There are those who believe that the right to freedom of speech is absolute. But in political parties it simply cannot be thus. You are either a supporter of the party, or you are not. And the closer you get to power, the more responsibility you take on, the less freedom you have. If you are a party member, you can still pretty much say what you like, so long as you don’t “bring the name of the party into disrepute”. If you are a branch leader, you can’t publicly disagree with your branch members, without expecting a few consequences. The same goes further up the chain. Zille’s freedom of speech is much more circumscribed than anyone lower down the DA food chain. It’s the same everywhere. There’s a reason why Barack Obama and every US president before him has spoken so slowly while in front of a microphone.
If we look now at our major political issues, we can see the balance is slightly upset. Malema seems to think that despite holding responsibility, he can say what he likes, that he can “go to war for rapid policy change” without any consequences. Part of the reason for that was because the ANC Youth League leader before him, Fikile Mbalula, seemed to get away with it (make no mistake, while Mbalula was a real firebrand, he was never as extreme as Malema, he never threatened violence as Malema did with “I would kill for Zuma”.) In Mnqasela’s case, the dynamics seem to be different. Perhaps he just felt strongly, or perhaps he wanted to stir debate in the party about race. Or maybe he had some kind of feeling he was on his way out and wanted to cause some very real damage. But Zille was the person who took umbrage.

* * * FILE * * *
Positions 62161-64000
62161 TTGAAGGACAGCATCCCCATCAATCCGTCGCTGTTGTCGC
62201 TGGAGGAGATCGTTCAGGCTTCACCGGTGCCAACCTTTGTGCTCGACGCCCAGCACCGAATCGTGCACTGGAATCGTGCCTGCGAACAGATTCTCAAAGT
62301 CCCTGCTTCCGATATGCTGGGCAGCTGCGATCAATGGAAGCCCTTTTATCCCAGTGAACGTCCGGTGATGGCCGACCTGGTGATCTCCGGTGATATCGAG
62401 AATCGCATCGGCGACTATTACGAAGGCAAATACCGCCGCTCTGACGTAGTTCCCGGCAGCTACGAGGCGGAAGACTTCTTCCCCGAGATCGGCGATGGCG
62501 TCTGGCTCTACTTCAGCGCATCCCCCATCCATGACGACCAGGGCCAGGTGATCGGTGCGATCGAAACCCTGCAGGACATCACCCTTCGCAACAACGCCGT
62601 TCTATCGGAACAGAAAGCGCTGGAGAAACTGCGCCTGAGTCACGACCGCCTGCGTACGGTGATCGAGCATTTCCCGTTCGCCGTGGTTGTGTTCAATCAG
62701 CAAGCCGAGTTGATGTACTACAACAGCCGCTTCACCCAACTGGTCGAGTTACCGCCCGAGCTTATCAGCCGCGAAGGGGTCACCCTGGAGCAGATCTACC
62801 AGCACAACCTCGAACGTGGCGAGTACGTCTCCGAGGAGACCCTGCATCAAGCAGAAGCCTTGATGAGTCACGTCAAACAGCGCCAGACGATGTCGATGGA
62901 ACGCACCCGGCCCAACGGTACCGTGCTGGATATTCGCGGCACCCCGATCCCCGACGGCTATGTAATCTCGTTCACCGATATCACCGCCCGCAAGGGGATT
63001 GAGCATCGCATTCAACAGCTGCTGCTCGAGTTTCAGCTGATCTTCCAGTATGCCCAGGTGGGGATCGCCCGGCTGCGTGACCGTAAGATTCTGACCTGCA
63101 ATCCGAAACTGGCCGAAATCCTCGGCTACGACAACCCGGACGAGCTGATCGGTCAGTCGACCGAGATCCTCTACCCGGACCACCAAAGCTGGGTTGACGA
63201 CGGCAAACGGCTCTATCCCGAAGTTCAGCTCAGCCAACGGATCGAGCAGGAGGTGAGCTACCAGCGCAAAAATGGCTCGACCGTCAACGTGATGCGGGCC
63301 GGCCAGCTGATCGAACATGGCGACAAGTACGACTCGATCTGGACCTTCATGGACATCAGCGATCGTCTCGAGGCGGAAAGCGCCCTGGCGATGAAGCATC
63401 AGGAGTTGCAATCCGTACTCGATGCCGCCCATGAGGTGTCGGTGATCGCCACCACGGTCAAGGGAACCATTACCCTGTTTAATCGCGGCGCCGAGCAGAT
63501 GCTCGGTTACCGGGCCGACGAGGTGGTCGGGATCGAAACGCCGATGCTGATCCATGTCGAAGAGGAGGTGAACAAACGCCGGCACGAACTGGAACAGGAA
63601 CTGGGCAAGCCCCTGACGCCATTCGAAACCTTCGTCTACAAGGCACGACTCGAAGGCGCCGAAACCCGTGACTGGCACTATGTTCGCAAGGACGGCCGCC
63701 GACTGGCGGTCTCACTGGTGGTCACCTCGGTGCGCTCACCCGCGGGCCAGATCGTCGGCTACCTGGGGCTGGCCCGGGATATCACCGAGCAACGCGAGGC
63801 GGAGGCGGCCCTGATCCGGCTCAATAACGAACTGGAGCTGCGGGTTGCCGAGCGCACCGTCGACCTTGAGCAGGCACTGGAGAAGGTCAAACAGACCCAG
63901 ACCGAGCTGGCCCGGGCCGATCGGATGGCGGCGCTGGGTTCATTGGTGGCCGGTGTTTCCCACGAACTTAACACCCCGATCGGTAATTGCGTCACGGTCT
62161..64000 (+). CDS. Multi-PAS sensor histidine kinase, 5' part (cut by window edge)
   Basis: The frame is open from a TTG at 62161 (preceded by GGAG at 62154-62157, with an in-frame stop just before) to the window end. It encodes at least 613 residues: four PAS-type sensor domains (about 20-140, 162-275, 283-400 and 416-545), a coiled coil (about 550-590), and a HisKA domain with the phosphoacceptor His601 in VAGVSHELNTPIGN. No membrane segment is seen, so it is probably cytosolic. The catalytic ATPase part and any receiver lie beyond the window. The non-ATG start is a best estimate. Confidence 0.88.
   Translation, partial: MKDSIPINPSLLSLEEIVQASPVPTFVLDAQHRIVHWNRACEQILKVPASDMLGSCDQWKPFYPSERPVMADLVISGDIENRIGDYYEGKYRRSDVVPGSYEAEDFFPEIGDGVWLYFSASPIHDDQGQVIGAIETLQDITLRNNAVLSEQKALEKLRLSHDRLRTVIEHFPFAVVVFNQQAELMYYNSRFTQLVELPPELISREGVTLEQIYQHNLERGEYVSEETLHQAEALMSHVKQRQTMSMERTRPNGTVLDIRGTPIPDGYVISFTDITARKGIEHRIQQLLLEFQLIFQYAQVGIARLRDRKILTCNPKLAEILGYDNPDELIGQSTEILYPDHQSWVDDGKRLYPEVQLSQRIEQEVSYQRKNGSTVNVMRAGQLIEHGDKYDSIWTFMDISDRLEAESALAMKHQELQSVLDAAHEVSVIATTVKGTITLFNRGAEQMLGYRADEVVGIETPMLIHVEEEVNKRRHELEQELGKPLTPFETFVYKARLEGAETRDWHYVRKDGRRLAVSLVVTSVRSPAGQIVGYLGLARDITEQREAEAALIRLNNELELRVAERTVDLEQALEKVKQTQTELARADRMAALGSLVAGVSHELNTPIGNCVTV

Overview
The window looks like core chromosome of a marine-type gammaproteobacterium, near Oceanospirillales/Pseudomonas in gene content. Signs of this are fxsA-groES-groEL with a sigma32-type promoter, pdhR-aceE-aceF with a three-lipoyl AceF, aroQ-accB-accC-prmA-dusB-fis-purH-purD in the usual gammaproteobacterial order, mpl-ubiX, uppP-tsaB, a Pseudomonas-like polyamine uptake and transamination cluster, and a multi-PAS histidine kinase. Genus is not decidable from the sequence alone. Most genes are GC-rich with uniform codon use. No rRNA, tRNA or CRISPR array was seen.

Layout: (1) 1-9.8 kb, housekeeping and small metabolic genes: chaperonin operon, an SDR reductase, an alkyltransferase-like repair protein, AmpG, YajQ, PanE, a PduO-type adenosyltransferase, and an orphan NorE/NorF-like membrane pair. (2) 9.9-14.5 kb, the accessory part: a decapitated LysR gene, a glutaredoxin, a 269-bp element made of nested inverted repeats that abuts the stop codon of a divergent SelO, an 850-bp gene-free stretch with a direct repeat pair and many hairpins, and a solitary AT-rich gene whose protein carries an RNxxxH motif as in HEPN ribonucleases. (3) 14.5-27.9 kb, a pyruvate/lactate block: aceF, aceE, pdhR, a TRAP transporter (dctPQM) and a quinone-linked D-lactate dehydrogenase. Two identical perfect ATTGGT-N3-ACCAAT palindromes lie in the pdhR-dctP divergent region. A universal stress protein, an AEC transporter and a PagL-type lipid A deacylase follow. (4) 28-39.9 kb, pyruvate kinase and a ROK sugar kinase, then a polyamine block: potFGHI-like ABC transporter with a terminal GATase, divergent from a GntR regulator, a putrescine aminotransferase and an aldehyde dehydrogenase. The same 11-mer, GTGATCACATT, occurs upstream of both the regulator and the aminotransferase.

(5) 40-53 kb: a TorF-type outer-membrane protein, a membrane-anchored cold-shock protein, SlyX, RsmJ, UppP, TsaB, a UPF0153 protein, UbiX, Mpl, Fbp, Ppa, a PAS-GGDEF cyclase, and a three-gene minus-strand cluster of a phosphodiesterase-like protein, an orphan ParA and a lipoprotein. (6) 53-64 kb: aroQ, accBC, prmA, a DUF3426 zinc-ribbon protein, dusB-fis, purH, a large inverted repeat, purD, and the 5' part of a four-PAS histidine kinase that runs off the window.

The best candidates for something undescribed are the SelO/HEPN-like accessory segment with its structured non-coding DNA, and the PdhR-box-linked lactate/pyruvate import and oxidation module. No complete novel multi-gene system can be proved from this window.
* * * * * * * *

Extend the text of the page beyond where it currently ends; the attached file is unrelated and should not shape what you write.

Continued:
What is fascinating about all of these instances is the extent to which they involve people lower down the food chain taking on the bigger fish – even indirectly. In the ANC’s case, Malema and Phosa took on President Jacob Zuma. Gigaba was really defending Zuma from Malema when he made his comments, and Tobias-Pokolo was reacting to that. It really seems that what’s happening here is that leaders are defining discipline as they go along – if you cross them, that’s crossing the line. They’re the leader, they determine the line. In both cases, they would be quick to deny that; they would point to all sorts of examples and history of where that’s not the case. But it’s still a hard conclusion to shake.